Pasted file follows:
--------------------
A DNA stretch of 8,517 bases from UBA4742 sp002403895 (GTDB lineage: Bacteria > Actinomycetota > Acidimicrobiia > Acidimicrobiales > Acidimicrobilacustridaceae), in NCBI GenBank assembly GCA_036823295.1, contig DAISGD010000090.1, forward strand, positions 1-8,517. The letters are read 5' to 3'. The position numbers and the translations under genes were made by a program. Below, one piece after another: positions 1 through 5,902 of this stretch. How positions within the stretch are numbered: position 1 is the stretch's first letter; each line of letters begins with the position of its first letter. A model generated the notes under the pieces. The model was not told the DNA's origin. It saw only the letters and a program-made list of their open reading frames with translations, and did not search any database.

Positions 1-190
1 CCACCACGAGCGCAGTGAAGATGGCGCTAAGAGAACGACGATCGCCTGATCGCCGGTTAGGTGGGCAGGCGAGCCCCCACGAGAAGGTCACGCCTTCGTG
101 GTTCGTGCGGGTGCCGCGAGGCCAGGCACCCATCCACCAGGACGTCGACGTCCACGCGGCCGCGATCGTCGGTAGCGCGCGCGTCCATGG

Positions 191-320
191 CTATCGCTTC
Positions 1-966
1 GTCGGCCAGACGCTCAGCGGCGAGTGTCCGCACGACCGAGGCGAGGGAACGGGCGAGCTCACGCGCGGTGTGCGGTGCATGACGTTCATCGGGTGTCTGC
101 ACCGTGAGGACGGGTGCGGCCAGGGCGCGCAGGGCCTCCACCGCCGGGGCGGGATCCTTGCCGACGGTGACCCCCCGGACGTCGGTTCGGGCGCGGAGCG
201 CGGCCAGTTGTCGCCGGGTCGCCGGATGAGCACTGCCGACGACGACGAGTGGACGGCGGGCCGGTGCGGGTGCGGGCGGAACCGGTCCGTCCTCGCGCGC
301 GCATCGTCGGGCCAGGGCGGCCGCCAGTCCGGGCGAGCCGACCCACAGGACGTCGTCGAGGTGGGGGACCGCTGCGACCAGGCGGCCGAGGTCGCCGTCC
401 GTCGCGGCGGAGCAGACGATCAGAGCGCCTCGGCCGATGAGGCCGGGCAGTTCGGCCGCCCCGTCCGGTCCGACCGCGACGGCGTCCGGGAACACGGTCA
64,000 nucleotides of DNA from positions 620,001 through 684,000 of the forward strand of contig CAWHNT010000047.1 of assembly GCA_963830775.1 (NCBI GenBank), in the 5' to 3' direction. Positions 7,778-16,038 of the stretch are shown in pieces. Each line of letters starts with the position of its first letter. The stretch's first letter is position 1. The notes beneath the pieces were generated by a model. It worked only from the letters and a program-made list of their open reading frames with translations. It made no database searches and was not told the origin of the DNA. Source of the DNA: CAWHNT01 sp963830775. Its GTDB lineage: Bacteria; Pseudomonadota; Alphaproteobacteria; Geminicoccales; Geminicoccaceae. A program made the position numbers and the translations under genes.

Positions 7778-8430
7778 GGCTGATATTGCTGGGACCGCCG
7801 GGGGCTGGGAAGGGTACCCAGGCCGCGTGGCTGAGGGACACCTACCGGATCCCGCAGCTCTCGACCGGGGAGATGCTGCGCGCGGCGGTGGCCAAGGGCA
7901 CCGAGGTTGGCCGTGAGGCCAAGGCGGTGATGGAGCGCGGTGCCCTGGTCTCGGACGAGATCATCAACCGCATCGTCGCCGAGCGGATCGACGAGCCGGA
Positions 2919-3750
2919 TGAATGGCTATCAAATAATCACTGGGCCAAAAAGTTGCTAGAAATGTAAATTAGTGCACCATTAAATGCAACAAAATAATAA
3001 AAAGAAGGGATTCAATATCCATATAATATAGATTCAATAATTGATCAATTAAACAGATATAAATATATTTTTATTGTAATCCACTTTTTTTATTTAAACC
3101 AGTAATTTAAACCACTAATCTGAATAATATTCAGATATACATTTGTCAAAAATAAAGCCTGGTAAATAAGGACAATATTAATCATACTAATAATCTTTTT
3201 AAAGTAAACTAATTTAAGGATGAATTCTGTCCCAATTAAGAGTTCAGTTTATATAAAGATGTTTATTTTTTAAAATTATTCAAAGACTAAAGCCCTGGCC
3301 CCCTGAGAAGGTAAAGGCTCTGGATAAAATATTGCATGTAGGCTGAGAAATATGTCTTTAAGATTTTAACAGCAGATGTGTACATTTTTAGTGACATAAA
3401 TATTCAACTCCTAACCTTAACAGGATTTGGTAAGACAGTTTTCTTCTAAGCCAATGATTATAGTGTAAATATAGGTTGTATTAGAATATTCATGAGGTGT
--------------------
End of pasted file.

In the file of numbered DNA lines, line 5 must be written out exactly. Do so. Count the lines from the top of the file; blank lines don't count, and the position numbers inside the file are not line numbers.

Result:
Positions 191-320